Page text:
If you're looking for loved ones in Boston and can't get through to them, try Google's Person Finder, a service designed to help produce good information in the wake of disasters (it's also one of Google's free/open source software projects, with code here for you to examine and/or improve). There's a good Reddit thread on it here.

Person Finder: Boston Marathon Explosions

Major Disneyland attractions shut over OSHA violations


California Occupational Safety and Health (OSHA) has served notice on Disneyland over three attractions, which led to their shut-down yesterday. In 2006, Disney agreed to make changes to the staff areas at the park, and the OSHA notice apparently related to lack of progress on these promises.

The citations were related a 2006 agreement to make improvements and to inspections following recent accidents such as the man who was seriously injured while cleaning the outside of Space Mountain. The findings include simple failures like not having a charged fire extinguisher and more serious ones like failure to protect employees from unsafe ladders or lack of railings preventing a fall hazard. Serious fines of up to $70,000 for each infraction could be levied if Disneyland does not comply immediately with the requests (although appeal is also an option). Total penalties for just the Space Mountain citations could reach over $230,000.

These are the same sort of hazards that forced Disneyland to close Alice in Wonderland until temporary scaffolding could be erected with guardrails. The park still hasn’t made permanent fixes there.

There were a lot of violations listed in the citation, here are a few of those listed as Willful Serious:

“Disneyland Resort failed to correct the unsafe work practice of employees of both Disneyland Resort and HSG Inc. accessing upper exterior platform of a building (Space Mountain) to change lights, and perform other maintenance tasks without the protection of guardrails or personal fall protection...”

Disneyland forced to close attractions by OSHA [The Disney Blog/John Frost]

Space shuttle left astronauts vulnerable to Reaver attacks

It's been a good week for pedantry. In a guest blog post at Scientific American, Kyle Hill discusses the durability of spaceship windows — both in the real world, and in Joss Whedon's movie Serenity. Spaceship windows have to be incredibly tough, because even tiny chips of paint become dangerous projectiles in space. But how would they stand up to frontal attack by a spear? Physics has the answers. Maggie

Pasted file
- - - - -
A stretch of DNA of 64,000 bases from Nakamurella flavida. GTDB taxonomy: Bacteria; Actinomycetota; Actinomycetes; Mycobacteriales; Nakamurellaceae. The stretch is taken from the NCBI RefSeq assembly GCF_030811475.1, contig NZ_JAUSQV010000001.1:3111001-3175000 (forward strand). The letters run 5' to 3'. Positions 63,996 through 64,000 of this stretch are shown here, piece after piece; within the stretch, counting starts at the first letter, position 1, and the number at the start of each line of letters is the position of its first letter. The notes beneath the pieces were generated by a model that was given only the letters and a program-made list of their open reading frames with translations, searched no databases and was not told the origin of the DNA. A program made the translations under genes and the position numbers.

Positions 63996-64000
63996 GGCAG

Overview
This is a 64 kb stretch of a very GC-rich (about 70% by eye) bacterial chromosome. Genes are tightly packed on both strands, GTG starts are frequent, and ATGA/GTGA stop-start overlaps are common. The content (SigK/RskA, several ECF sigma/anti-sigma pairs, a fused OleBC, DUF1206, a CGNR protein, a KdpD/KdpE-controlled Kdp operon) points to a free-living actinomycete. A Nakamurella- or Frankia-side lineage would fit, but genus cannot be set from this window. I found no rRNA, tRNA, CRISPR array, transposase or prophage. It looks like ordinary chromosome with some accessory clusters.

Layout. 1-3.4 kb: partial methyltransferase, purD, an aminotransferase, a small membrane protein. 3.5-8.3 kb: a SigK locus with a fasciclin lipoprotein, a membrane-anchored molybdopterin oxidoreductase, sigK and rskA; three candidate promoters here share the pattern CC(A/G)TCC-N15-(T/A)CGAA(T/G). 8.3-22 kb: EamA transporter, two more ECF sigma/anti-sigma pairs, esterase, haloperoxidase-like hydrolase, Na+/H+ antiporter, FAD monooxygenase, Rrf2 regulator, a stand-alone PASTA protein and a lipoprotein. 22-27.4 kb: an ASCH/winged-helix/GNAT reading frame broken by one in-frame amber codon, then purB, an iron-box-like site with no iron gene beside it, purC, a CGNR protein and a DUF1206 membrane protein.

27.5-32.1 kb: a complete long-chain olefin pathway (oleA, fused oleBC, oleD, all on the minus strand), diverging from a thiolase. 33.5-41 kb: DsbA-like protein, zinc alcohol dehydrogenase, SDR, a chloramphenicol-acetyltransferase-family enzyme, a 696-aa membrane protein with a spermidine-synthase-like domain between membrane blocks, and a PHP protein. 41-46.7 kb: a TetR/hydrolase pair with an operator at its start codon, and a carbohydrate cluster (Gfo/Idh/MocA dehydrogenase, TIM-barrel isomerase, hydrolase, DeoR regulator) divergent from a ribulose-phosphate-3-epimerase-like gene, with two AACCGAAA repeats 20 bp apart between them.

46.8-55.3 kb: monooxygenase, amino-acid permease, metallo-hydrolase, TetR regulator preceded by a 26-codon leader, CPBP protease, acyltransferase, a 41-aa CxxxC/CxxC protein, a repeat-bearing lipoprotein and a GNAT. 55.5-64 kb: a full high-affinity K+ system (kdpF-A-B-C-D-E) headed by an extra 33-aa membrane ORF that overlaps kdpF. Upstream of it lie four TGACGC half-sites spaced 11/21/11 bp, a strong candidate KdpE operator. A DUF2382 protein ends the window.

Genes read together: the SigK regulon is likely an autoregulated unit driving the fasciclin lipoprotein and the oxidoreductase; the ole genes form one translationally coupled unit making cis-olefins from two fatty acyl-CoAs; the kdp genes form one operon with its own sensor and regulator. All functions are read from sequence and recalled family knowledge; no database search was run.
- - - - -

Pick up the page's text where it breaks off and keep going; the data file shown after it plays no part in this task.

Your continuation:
Airplane collides with car

2012 was a terrifying year for Russian dashcam videos, but the badness reaches its peak on Dec 29, with this footage of a plane disintegrating crosswise to busy highway traffic. Cory

How safe is safe?

The precautionary principle comes up a lot when you're talking about the side effects of technology in the real world. When you don't have evidence that something is dangerous — but you suspect it might be — you could cite the precautionary principle as a reason to ban or limit the use of that thing. It's a messy idea, though, and I'm still not sure what to think about it. On the one hand, technology is often available before data on the wide-ranging effects of that technology are available. Do you use it or not is a legitimate question. On the other hand, following the precautionary principle in a blind sort of way can lead to things like this. Maggie

It's time to start asking serious questions about the safety of lube

The stuff you use to make sex a little more smooth might have some serious drawbacks. Nothing has been proven yet — most of the data comes from disembodied cell cultures and animal testing, which doesn't necessarily give you an accurate picture of what's happening in humans — but several studies over the last few years have drawn connections between lubricant use and increased rates of STD transmission. (It also looks like some lubricants might kill off natural vaginal flora — the good bacteria that live "up there" and make the difference between a healthy vagina and, say, a raging yeast infection.)

Some of these studies have provided evidence suggesting that the ingredients in lubricants damage the cells lining the vagina and rectum — which would explain why those lubricants might facilitate STD transmission.

At Chemical and Engineering News, Lauren Wolf has a really well-researched, well-written story that will give you the low-down on this research without hype and without fear-mongering. Her story is easy to understand and explains what we know, what we don't know, and why this matters (besides the obvious, lubricants have been proposed as a possible means of applying topical anti-microbial STD preventatives).